Opportunities and threats are outward facing and are all about the market you are operating in. Opportunities could be advances in technology if you are a digital artist, a threat could be competitor’s entering the market copying what you do.
Marketing Strategy & Objectives: This section is the engine room of the plan and spells out your ‘game plan’. The objectives and strategy need to relate to your SWOT and background analysis, and because of this they are personal to you and what you are doing.
Here’s a quick example:
- Strategy – Leader strategy
- Goal – be the number one steel sculpture in the region/country/world
- Objectives – secure 5 key exhibits at tier 1 galleries over the next 24 months
The Marketing Mix: Most people have heard of the P’s of marketing, and this is where they come in. The marketing mix spells out how each of the P’s, such as price, product, place, packaging, people, positioning and promotion will be manipulated to achieve the objectives and strategy. Information you have gathered in the background analysis will help you set your approach here.
- Price – you may set a premium price level for your work because you know your target market can and will pay it.
- Product – This relates to your work, what you are creating and how it can be classified. Many artists struggle with this as they don’t want to ‘commoditise’ their work, however if you are looking to sell your work, you need to be able to classify it. A photographer creates prints for sale. A sculptor may create sculptures suited for the garden so these would be landscape sculptures. If you are a multi-disciplinary artist, classifying by product will help you align product to different target audience segments – giving you more people to sell to (winning).
- Place – Place is all about where you will sell your work. This must align with where & how your target audience buys your work. Will you sell direct, through commissions or through galleries? Will you create an online shop or go through a broker? Will you sell through etsy or ebay?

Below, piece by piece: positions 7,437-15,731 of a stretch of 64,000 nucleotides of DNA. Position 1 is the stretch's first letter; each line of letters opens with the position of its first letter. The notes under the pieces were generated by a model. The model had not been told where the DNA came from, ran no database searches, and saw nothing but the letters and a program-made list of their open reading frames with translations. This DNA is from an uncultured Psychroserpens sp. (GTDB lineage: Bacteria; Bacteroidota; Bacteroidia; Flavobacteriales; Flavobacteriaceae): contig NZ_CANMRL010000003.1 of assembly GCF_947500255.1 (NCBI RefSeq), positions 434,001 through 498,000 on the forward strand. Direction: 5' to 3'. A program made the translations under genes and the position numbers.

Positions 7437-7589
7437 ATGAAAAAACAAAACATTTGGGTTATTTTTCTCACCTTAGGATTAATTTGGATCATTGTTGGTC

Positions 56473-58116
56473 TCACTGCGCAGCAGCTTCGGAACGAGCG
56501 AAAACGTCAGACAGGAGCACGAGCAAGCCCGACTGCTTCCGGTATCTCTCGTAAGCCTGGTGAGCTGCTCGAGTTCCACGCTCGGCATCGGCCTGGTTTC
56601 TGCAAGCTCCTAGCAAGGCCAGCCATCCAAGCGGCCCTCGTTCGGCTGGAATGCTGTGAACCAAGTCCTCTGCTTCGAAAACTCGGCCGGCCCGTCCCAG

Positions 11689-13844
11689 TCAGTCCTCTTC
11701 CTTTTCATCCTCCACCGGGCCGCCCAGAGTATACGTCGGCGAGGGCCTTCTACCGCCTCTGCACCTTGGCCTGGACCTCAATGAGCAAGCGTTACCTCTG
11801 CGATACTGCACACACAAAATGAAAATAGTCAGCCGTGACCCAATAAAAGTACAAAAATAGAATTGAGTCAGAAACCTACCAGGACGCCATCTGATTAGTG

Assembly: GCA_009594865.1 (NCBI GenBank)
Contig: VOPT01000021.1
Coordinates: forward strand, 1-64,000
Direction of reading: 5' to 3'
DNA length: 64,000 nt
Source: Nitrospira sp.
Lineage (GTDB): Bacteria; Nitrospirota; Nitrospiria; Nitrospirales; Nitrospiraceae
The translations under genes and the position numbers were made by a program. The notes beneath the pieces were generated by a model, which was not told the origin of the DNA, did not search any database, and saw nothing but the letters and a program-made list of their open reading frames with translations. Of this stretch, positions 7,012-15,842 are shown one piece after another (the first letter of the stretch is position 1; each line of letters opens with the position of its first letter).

- Promotions – how will you advertise yourself and your work? How will people find out about you? Social media, networking, via collaboration.
The Action Plan: This bit tackles who, when and what needs to be done to ensure your plan can be implemented and importantly to ensure it is successful. If it’s just you, then put some timelines around what needs to be done and prioritise them, so that your plan becomes a bit more manageable.
Budget: Before you switch off and say you have no money, a budget covers off both spend and income. Pull together an outline of what you anticipate spending to ahieve your goals, for example cost to promote yourself, attend an international art festival, submit artwork to exhibitions or create your online shopfront, as well as what you are anticipating earning from your sales. The budget ties in with the action plan and the objectives.
Measurement and Monitoring: In order to know if your marketing plan is successful and your objectives are being met, your plan needs to be measured and monitored. Give some thought into how and when you will check in on your plan, and importantly any back up ideas that may be needed should there be adverse market conditions that could impact you or your target market, such as a recession.
The marketing plan is one of the most important documents you can have and care should be taken when developing it. However whilst a marketing plan can take time to complete, it doesn’t need to consist of tens of pages – it can be one page or a diagram if you can articulate it well enough.
Keep it simple, and make sure it is flexible enough that it can be easily adapted to suit any changes in your market conditions.